We’ve still got a long way to go with operability. Contour’s current position on command-line arguments and the configuration file can be hard to understand. We will be moving focus to using the configuration file as the first place to configure the Contour service, rather than command-line flags, as we have more options around versioning configuration files than we do for command-line flags.
Lastly, while our stance on simplicity has helped Contour work with a small team, and deliver some well-designed features, it’s meant that we’ve moved too slowly in building out new features and in exposing some Envoy functionality that is actually quite necessary in any proxy.
In understanding what we were building with Contour, we overlooked the extent to which proxies are used as the place to tweak behaviors when you don’t control one end or the other. A great example of this is timeouts, as documented in contour#2225 and others. In particular, the addition of requestTimeout to HTTPProxy was a user-requested change, but in serving the consumers of HTTPProxy (in our current persona set, the Application Developer), we’ve inadvertently made a problem for the Contour deployment owner (currently the Cluster Administrator), since it’s possible for Application Developers to set the timeout to ‘unlimited’, even when the Cluster Admin may not want to allow that.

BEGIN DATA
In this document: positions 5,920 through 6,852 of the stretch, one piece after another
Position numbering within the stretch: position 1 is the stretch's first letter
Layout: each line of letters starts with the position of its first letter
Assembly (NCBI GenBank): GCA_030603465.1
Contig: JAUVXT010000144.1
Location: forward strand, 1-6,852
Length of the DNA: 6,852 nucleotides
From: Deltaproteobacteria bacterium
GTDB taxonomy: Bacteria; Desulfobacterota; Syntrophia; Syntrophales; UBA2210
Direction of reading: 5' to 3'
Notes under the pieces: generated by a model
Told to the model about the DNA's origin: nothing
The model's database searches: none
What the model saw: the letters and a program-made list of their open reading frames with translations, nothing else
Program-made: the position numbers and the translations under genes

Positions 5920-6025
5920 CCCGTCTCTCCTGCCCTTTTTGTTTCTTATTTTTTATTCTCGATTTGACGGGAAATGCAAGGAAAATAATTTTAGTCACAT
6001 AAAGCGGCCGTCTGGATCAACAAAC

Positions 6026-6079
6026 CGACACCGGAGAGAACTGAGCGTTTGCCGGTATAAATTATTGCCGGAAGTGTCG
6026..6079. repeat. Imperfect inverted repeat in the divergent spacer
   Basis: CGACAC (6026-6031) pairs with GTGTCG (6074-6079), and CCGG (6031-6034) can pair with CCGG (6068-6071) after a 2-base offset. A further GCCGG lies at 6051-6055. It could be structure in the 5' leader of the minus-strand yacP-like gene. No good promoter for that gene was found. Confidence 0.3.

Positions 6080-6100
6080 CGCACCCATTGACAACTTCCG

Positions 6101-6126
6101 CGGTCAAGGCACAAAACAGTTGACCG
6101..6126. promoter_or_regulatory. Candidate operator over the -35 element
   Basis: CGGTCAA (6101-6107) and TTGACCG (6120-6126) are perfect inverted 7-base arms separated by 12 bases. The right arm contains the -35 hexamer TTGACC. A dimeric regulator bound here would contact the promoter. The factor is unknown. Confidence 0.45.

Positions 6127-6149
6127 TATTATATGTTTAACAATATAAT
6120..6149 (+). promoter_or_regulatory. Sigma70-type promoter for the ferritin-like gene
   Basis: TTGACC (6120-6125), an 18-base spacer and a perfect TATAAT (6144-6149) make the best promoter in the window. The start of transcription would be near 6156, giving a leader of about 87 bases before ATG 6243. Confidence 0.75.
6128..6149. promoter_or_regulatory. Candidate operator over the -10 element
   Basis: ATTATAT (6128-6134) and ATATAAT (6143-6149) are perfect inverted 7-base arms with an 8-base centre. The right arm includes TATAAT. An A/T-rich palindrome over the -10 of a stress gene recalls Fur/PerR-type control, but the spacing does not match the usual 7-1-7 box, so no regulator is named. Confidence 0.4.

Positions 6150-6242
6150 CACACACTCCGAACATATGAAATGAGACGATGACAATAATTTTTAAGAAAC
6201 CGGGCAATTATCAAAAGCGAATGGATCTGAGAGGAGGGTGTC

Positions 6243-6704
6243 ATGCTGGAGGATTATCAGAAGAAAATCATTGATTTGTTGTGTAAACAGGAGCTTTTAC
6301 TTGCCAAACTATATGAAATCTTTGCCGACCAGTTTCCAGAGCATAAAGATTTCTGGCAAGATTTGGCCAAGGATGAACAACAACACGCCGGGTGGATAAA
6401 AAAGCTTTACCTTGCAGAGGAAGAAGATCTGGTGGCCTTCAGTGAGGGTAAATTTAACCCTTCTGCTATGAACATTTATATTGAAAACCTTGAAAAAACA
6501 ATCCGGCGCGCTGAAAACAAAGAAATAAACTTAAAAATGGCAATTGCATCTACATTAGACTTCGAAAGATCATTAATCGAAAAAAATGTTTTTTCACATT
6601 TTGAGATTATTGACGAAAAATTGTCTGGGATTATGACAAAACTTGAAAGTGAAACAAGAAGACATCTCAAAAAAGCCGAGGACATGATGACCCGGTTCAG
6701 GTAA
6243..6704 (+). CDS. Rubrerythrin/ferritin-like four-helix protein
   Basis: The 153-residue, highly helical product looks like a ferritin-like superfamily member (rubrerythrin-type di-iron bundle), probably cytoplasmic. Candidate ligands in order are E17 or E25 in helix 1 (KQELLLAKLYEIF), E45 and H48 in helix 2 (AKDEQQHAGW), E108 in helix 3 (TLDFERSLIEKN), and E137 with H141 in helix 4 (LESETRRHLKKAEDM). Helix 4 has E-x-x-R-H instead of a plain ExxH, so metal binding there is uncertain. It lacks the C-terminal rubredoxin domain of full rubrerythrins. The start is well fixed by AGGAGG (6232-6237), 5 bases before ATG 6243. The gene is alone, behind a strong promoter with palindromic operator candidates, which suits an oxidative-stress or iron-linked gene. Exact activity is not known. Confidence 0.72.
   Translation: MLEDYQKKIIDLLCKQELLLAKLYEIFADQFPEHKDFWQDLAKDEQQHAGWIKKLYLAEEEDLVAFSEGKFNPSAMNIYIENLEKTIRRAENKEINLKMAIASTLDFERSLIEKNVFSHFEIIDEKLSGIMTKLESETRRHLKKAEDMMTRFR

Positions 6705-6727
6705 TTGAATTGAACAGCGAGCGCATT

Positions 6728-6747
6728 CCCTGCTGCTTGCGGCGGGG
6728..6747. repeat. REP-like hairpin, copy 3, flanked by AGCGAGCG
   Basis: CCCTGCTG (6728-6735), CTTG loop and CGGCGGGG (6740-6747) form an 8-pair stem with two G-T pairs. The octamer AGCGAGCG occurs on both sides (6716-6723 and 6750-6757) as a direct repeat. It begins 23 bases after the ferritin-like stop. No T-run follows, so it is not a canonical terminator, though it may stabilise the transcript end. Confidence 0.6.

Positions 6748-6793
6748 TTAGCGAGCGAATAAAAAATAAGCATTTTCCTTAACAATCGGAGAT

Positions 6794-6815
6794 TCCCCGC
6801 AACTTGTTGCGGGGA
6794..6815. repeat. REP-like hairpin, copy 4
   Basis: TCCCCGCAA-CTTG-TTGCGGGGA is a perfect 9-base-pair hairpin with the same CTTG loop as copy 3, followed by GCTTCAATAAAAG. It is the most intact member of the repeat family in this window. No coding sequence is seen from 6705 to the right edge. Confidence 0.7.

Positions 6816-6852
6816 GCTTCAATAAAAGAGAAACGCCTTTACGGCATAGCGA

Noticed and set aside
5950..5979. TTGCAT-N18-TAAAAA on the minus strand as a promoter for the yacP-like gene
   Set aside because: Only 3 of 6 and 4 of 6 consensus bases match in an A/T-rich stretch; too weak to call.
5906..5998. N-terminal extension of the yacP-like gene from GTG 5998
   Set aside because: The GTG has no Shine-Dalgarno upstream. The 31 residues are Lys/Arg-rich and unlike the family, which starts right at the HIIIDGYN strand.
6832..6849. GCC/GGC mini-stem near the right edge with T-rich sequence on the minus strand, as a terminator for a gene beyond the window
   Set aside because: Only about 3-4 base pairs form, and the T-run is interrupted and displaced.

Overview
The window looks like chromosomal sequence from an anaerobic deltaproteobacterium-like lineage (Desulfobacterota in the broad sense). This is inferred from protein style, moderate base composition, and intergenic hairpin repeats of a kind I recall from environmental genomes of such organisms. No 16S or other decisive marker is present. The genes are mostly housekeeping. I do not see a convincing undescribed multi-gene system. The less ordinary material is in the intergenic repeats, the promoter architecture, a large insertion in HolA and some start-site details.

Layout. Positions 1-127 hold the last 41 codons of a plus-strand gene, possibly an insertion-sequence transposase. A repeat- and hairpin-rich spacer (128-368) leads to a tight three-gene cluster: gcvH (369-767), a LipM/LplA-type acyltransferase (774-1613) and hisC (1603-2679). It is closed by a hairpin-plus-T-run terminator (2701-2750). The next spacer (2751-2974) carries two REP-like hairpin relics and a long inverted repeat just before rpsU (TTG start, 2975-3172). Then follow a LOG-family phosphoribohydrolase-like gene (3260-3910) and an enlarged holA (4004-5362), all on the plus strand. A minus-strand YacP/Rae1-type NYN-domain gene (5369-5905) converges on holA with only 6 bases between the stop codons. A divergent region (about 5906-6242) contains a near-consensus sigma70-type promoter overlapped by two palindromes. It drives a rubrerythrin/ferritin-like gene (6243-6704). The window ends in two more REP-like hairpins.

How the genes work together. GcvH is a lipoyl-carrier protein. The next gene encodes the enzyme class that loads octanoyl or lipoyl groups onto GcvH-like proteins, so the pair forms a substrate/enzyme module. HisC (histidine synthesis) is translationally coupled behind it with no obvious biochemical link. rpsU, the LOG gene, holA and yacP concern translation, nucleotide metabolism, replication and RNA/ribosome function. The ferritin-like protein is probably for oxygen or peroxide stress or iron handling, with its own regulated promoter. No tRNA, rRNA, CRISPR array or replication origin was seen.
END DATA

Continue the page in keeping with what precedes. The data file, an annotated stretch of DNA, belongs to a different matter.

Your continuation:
We’ve had a similar problem in the past with the
permitInsecure option for HTTPProxy, and have a
--disable-permit-insecure flag to stop that flag working, but this doesn’t seem like the right thing for a more general solution.
Talking to users of Contour, we’ve found that a number of teams have forked Contour and maintain their own patchsets so that they can run it in production. This says to me that we’ve missed something about their use cases, since running a fork is not an insignificant engineering investment, and if that’s considered a better use of engineering resources, then we need to reevaluate how easy it is to bring changes upstream, how we work with people to bring their changes, and what sort of changes we’ll accept. The good side of people forking Contour is that the software is obviously useful to them, and the features that people forked Contour for are a good indicator of just how important those features are for them.